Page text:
Wind Cave National Park
To witness the beginning of the formation of Wind Cave, one of the world's oldest caves, you would've had to have been here 320 million years ago. At that time, parts of the limestone that constitute the upper levels of Wind Cave were being dissolved into cave passageways. As ancient ocean levels fluctuated, these passages were filled with sediments. Beneath the ocean, a thick layer of sediments continued to be deposited above that limestone.
About 60 million years ago, the forces that uplifted the Rocky Mountains also uplifted the modern Black Hills producing large fractures and cracks in the overlying limestone. Over millions of years, water moving slowly through those cracks dissolved the limestone to produce the complex maze of the cave's passages.
Later erosion changed surface drainage patterns that caused subsurface water levels to drop, draining the cave passages. As the modern Wind Cave formed, many of these newer passages intersected the original cave, revealing the red clay and sandstone sediments from 320 million years ago.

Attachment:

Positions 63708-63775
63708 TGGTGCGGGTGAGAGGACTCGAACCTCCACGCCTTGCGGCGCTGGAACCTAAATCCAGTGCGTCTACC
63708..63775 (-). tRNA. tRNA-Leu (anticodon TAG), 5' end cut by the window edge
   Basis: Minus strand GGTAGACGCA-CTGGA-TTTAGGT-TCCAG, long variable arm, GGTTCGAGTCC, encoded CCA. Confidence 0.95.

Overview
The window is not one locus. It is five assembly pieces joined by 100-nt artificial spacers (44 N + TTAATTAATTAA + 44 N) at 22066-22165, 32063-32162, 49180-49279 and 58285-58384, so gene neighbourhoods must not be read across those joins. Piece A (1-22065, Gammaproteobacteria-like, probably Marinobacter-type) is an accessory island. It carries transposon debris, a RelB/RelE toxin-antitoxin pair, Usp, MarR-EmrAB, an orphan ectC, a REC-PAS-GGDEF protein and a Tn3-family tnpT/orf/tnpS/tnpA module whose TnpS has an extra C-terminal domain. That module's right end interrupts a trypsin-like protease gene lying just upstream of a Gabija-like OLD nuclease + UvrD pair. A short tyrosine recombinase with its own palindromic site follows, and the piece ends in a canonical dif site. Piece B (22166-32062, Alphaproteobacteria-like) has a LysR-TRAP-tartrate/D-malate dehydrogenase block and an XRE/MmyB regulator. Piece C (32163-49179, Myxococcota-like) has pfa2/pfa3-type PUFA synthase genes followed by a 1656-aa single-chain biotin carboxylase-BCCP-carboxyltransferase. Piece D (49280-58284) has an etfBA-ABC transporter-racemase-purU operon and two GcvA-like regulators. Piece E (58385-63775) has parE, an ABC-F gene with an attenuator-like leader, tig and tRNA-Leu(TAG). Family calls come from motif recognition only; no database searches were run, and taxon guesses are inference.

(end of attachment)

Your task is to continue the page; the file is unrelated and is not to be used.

It was after the cave formed that most of the colorful cave formations began to decorate its walls. One of the most prominent features in Wind Cave is boxworkthin, honeycomb-shaped structures of calcite that protrude from the walls and ceilings. Nowhere else in the world can such a large display be seen. Some of the better-known cave formations, such as stalactites and stalagmites, are uncommon here.
You might wonder if after more than 100 years of exploration there is anything new to discover in Wind Cave. Barometric wind studies estimate that approximately 5 percent of the total cave has been discovered. In 1891 Alvin McDonald wrote in a diary of his cave trips: "Have given up the idea of finding the end of Wind Cave." The better-equipped cavers of today have not given up. They are continuing to push farther and farther into the cave's cool, black recesses.
Details mentioned in this article were accurate at the time of publication